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Steve Earle
Artemis Records (

cd cover Steve Earle is unrepentant, as one of his toughest songs declares. He makes no apologies for his past dissent and rebellion, and he does not back down from saying what he sees in America now. It's no pretty picture. While Bruce Springsteen on The Rising teases shimmering, half-comforting pieties from his own vision of the fallen World Trade Center Towers, Earle chants "Ashes to ashes, dust to dust" in the opening song of his new album, JERUSALEM, and reminds us "That every tower ever built tumbles/No matter how strong no matter how tall . . . And every idol ever raised falls."

Earle lets loose a jeremiad in this CD, propelled by an astute fury at the greed, ineptitude and murderous chicanery he sees as constituting the true rising tide in the USA today. Earle's vision of what is coming into being in this country is closer to Yeats' "Second Coming" nightmare of a "rough beast slouching towards Bethlehem to be born" than of a stricken nation rallying together to make a noble stand against evil. In his liner notes to JERUSALEM, Earle confides that the American flag decals now plastered all over this land fill him with chilling memories of the years when the US flag was wielded as a threat by Vietnam War "hawks" who demanded "unity" in a time of national crisis--AMERICA, LOVE IT OR LEAVE IT -- and how the US then descended into bitter, violent internal strife. Earle's American "dream" is less of shining towers of light than of the places of imprisonment and execution he has so often visited.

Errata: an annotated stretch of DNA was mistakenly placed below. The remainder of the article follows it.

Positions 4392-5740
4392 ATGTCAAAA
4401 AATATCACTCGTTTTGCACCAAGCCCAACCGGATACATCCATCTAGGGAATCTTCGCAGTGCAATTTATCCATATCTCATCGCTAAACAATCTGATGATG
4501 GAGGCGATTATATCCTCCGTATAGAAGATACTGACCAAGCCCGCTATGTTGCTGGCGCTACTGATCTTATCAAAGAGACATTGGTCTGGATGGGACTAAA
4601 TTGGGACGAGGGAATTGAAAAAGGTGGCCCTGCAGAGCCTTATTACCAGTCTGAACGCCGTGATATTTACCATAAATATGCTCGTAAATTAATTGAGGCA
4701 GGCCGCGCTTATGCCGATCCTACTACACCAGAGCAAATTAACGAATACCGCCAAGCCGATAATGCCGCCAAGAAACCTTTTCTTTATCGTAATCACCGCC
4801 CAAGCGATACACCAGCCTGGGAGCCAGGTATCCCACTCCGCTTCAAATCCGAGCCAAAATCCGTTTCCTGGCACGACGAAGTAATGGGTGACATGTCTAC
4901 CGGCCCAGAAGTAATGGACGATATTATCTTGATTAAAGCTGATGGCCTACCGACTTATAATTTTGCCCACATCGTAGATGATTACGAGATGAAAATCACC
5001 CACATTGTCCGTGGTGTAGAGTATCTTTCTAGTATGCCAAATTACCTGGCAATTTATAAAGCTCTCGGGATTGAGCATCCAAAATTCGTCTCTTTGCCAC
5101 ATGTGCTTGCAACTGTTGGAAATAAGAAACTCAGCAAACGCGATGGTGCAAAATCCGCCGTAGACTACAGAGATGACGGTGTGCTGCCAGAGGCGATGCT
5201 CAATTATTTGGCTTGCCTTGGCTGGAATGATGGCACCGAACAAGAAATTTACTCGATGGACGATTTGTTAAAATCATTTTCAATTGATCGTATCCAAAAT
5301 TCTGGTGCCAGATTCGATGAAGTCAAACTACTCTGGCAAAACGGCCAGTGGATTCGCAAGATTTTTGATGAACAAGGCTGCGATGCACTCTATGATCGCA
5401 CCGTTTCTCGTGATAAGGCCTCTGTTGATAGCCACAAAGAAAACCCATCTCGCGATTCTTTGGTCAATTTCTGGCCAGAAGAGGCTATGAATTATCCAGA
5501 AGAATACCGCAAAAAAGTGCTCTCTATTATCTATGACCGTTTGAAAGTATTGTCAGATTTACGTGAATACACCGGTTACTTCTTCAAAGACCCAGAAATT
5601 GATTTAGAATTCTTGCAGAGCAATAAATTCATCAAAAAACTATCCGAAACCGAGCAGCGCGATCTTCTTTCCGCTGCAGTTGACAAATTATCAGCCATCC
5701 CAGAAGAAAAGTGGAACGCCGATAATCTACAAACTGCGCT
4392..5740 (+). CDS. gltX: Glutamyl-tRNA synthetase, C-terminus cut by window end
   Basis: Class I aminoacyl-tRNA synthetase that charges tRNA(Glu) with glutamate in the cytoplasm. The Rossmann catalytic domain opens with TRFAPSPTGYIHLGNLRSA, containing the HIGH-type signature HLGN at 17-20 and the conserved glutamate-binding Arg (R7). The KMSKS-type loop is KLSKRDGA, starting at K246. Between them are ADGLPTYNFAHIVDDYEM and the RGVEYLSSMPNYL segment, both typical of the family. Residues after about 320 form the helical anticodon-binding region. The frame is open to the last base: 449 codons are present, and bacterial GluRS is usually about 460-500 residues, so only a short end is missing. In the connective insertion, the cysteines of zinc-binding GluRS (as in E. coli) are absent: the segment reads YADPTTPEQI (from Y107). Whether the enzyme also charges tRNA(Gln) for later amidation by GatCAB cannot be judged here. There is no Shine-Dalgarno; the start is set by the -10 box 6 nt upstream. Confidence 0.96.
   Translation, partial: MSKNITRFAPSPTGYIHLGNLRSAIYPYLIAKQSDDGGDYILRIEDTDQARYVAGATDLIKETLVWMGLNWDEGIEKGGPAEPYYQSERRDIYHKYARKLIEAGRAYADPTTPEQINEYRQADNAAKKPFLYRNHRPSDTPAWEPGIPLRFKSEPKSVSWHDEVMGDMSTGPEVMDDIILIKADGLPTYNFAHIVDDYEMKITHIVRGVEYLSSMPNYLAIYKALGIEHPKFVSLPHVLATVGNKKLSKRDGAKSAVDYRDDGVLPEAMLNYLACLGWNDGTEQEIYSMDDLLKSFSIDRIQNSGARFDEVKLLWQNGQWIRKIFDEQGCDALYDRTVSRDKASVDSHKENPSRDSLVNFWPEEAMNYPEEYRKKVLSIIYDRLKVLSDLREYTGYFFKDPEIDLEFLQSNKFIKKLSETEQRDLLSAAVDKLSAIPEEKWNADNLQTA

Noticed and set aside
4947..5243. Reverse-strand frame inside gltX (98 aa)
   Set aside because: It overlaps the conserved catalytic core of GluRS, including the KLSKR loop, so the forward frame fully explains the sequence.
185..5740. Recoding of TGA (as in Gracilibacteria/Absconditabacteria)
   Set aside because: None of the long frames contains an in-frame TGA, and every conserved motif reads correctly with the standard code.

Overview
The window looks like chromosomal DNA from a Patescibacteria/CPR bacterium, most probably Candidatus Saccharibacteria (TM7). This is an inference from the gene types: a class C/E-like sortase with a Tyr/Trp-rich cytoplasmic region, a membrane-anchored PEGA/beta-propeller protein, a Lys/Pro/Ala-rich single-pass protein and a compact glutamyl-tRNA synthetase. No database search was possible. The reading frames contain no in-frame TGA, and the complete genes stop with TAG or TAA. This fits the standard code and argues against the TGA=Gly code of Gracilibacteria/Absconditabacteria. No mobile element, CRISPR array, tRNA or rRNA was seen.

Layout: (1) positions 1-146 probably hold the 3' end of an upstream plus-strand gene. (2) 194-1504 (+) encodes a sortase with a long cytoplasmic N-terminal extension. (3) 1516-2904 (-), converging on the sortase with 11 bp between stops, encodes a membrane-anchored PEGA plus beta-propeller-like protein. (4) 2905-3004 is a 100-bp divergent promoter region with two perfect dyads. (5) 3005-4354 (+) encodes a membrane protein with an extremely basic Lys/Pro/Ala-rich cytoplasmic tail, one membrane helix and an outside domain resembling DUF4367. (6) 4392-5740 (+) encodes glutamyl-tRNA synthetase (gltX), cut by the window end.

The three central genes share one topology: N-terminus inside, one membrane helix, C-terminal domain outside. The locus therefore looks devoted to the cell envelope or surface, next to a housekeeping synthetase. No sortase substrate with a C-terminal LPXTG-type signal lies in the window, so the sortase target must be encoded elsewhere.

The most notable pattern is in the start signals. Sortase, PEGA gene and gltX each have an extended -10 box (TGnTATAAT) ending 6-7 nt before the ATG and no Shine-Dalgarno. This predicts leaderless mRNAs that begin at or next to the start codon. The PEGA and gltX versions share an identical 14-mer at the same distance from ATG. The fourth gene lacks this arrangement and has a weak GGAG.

It is a bleak prophecy Earle puts forward, (though it's set in some of his most lovely music, augmented by Emmy Lou Harris and a most innovative production),and he surely will be criticized for it. There has been a reactionary wail of objection to "John Walker's Blues", a stunning cut where the writer slips inside the imagined mind of an idealistic, religiously-devout American youth gone to fight a failed war far from home: "As death filled the air we all offered up prayers/And prepared for our martyrdom . . . Now they're draggin' me back with my head in a sack/To the land of the infidel".

Steve Earle has always sketched bitter warriors well: mercenaries, Confederate grunts, Irish Fenians and a gun-toting pot-farming Vietnam vet in his signature song, "Copperhead Road". On Jerusalem, his portrait of young John Walker Lindh is counterposed to another band of fighting brothers, the Americans killed in Vietnam: "Half a million soldiers fly across the water/One in ten are never comin' back again/Fifty thousand sons who never grew to fathers/Don't you ever wonder who they might have been". Earle's setting this lesson from recent US history in the present tense gives it a chilling cautionary tone--the prophet looks at the past and sees a possible future.

Clearly, Steve Earle intends Jerusalem as a warning, and just as clearly Earle sees himself as a defiant patriot, clear-eyed enough to see the Patriot Act as the dire threat to the US Constitution that it is. He is blunt in his liner notes and in recent comments about this album and the American political situation: "I still think what happened to John Kennedy is pretty much what Oliver Stone said happened to him. I killed seventeen deer with bolt action rifles and believe me, no one could have done what they said Oswald did." In other words, America may have been through not just civil disorder, but literal coup d'etat in recent decades, and the worst consequences of the true "attack on America" may be yet to play out. Just as Oliver Stone was labeled "Hollywood's house paranoid," so Steve Earle is sure to be accused of wild-eyed delusions, or worse. After all, this is a time when smug, rich, Stetson-crowned country stars have revived Merle Haggard's corny chestnut, "Fightin' Side of Me" as a singalong anthem, and when sincere, skilled pop songsters like Neal Young and Bruce Springsteen can do little more than offer wan prayers for peace. Steve Earle, on the other hand, continues to show his fighting side. He's picked a fight he feels is worth fighting; a battle for the soul of this country, and perhaps the future of the world. Jerusalem is a rousing opening salvo. - Bill Nevins

You can listen to tracks from the CD at Artemis Records

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